Director: Akiva Schaffer and Jorma Taccone
Cast: Andy Samberg, Akiva Schaffer, Jorma Taccone
Spoilers Within: Yes
If you’re at all familiar with the comedy stylings of Samberg, Schaffer and Taccone’s musical vehicle The Lonely Island, then you’re already qualified to critic their latest extended sketch project Popstar: Never Stop Never Stopping: a loosely scripted, loosely plotted mockumentary that takes multiple jabs at the music industry and social media with varying levels of triumph.
In the universe of Popstar, The Lonely Island are known as The Style Boyz, a trio of childhood pals with differing talents that form the most popular boy band in existence. Much like true-life boy bands like One Direction, the media’s focus on one specific member (Samberg’s Kid Conner) causes a rift in the band, leading to an inevitable, tumultuous breakup. Seeking fame in a solo career Conner’s flop of a second album causes him to go into a tailspin of abysmal live performances, one-upmanship with combative support act Hunter the Hungry, and creative control over remaining Style-Boy-come-iPod-DJ Kid Contact (Taccone). His plunge into self-deprecation for a character whose self-worth and public image is everything is a playful set up, but the team of writers don’t have the satirical prowess or wherewithal to maintain this consistency past the first act.
For a mockumentary populated by the music industry and song, the live performances and music videos are pretty poor, feeling much more like The Lonely Island’s second and third albums than their tastelessly absurd first. A day later, I can’t recall a single verse or chorus, save for their identifiable and doltish titles (ie. ‘Humble’, ‘Mona Lisa’ and ‘The Bin Laden Song’). They’re knowingly shit, which works in the context of Conner’s musical and social incompetence, but in a real-life context that The Lonely Island are an actual, corporeal band, they’re bland, objectionable and largely unfunny. This auditory schtick of eschewing conventional verse by adding weak punchlines and explanations to the songs have become wearisome, which is a problem when the film is primarily reliant on music. At least the on-stage pyrotechnics and holograms somewhat made up for the lyrical lack of chuckles.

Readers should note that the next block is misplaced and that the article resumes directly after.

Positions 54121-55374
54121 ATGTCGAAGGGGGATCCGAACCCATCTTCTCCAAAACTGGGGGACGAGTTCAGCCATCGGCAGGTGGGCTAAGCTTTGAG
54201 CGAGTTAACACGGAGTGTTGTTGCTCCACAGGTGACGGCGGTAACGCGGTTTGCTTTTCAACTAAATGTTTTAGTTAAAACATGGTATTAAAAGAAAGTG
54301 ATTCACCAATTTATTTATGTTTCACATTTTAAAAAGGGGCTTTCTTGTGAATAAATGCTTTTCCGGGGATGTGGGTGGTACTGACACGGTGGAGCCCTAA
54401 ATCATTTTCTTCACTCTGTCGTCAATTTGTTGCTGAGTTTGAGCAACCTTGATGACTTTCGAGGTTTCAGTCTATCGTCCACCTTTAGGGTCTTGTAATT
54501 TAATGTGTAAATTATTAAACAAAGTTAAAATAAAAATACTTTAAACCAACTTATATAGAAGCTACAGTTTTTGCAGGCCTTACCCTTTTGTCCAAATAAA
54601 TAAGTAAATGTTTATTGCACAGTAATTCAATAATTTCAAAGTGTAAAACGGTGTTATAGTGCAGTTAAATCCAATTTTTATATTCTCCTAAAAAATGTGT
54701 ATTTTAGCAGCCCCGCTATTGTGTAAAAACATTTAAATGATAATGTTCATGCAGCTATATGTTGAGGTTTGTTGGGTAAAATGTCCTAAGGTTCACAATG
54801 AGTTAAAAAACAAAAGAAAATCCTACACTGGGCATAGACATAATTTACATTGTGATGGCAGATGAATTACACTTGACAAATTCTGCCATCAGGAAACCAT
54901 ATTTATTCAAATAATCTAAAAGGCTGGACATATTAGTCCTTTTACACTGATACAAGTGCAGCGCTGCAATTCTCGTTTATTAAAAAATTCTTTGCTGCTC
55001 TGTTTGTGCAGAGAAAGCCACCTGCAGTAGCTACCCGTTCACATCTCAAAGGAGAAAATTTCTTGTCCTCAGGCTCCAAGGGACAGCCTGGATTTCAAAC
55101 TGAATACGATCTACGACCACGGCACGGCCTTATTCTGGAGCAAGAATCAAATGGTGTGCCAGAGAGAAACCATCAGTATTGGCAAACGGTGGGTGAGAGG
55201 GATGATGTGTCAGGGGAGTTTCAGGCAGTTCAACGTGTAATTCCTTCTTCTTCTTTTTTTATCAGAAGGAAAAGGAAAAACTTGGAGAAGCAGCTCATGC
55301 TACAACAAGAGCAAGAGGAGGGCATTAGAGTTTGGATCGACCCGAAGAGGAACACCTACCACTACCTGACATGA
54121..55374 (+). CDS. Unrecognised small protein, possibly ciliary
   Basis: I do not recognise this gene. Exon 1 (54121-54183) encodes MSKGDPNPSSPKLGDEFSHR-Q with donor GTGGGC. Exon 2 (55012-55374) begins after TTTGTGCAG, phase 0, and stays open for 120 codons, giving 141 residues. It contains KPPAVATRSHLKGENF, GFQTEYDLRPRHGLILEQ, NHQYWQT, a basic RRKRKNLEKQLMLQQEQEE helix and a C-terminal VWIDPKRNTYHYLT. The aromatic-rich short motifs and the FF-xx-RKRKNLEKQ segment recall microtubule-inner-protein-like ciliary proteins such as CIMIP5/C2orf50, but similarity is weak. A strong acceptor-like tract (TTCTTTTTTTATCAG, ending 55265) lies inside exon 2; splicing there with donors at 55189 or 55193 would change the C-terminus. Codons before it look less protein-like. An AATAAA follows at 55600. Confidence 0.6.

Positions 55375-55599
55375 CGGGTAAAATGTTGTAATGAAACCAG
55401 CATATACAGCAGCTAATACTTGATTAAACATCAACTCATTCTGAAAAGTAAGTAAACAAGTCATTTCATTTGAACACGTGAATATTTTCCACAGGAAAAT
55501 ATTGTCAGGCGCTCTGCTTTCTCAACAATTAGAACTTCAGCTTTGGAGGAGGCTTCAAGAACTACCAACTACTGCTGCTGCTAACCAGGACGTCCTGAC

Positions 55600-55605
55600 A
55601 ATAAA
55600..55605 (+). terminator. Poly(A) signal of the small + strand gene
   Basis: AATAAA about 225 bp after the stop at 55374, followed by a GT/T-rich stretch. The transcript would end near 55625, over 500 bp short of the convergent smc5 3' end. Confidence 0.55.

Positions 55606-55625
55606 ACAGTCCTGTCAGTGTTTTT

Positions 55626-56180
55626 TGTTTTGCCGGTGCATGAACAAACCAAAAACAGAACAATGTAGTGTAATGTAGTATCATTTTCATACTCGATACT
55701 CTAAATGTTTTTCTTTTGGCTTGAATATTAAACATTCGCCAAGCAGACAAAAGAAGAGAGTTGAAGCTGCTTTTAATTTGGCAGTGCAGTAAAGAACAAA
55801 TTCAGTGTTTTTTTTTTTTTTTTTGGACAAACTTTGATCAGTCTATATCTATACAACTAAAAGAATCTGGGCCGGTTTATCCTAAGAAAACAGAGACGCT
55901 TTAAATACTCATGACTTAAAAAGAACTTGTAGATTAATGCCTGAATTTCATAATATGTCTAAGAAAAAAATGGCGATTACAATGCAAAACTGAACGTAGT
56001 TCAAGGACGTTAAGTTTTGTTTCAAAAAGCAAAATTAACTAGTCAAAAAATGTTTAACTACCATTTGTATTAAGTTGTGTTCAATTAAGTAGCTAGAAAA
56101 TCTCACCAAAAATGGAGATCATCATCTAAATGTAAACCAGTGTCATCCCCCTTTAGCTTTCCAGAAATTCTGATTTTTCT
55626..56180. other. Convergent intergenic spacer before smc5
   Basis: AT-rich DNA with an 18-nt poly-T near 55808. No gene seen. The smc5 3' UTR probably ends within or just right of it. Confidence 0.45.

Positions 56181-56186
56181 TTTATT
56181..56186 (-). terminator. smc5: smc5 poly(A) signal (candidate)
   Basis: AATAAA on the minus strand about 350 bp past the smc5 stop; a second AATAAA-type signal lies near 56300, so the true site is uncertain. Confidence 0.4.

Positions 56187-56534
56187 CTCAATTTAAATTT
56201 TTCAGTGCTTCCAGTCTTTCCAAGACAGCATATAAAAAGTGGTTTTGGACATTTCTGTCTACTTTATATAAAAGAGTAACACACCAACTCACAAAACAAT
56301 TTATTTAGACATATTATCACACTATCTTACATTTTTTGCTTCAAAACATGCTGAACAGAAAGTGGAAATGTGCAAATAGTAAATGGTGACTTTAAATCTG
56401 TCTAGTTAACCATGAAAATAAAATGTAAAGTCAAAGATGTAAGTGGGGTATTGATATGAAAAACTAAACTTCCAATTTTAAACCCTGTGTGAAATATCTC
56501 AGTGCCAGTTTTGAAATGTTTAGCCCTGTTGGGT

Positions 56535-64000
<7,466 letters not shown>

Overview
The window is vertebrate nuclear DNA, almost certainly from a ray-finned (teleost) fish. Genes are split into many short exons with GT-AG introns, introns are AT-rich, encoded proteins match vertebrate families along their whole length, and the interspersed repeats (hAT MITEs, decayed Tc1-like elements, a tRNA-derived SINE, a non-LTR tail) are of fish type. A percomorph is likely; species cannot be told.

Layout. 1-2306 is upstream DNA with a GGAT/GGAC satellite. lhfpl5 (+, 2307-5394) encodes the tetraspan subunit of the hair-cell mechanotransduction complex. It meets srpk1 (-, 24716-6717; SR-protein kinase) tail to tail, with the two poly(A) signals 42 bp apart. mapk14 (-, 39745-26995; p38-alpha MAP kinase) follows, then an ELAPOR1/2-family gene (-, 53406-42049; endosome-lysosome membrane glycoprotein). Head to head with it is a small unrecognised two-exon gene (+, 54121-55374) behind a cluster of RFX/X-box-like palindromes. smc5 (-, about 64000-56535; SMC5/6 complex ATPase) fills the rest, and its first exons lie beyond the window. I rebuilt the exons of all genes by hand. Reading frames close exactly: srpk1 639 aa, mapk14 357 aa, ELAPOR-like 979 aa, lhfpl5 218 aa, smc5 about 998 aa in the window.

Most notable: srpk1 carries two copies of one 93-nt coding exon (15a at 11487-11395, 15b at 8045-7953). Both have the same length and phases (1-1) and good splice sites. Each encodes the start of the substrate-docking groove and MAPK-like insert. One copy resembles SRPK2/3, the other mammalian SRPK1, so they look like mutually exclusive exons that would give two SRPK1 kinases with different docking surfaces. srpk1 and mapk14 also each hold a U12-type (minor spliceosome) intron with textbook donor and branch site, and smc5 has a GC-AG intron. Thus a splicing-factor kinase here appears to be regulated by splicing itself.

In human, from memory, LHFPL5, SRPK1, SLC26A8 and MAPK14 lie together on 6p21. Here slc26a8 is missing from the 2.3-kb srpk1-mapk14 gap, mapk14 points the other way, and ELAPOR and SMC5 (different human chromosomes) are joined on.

The non-musical punchlines are almost as ineffective when delivered through their veil of vulgarity; slapstick sight gags aside (Taccone’s ludicrous Daft Punk-esque helmet becoming more elaborate as it went, or Samberg’s appalling attempt at going incognito were brilliant) the comedy relied on an overabundance of derivative genital humour and literal shit-eating that I’ve grown tired of. There’s a rash of this brand of humour in contemporary comedy that’s seemingly going untreated, and I’m at the point now where I’m generally quite disinterested in it.
Much like this years’ equally sporadic Keanu, Popstar has the feelings of a sketch show spread thinly, amounting to a humorous yet unsurprisingly disappointing series of vignettes hemmed in by a flimsy plot. Some of the targeted digs at the desperate dependence on social media and the triviality of the music industry are funny, but most are a little too tame and unfocused to land successfully. The people that steal the biggest laughs aren’t those in the spotlight, but rather the bit-players: the CMZ reporters howling into their Big Gulps behind a facade of importance, or Conner’s timid chef whose longing for something more than carrot-chopping takes him on an unexpected career change are funnier than the core cast’s pedestrian deliverance of the outlandish.
The film resolves in an entirely expected way after it hits each generic beat of the rise-and-fall comedy format, and though it manages to live up to its own determined silliness, Popstar: Never Stop Never Stopping is just as forgettable as the pop music it so persistently ridicules.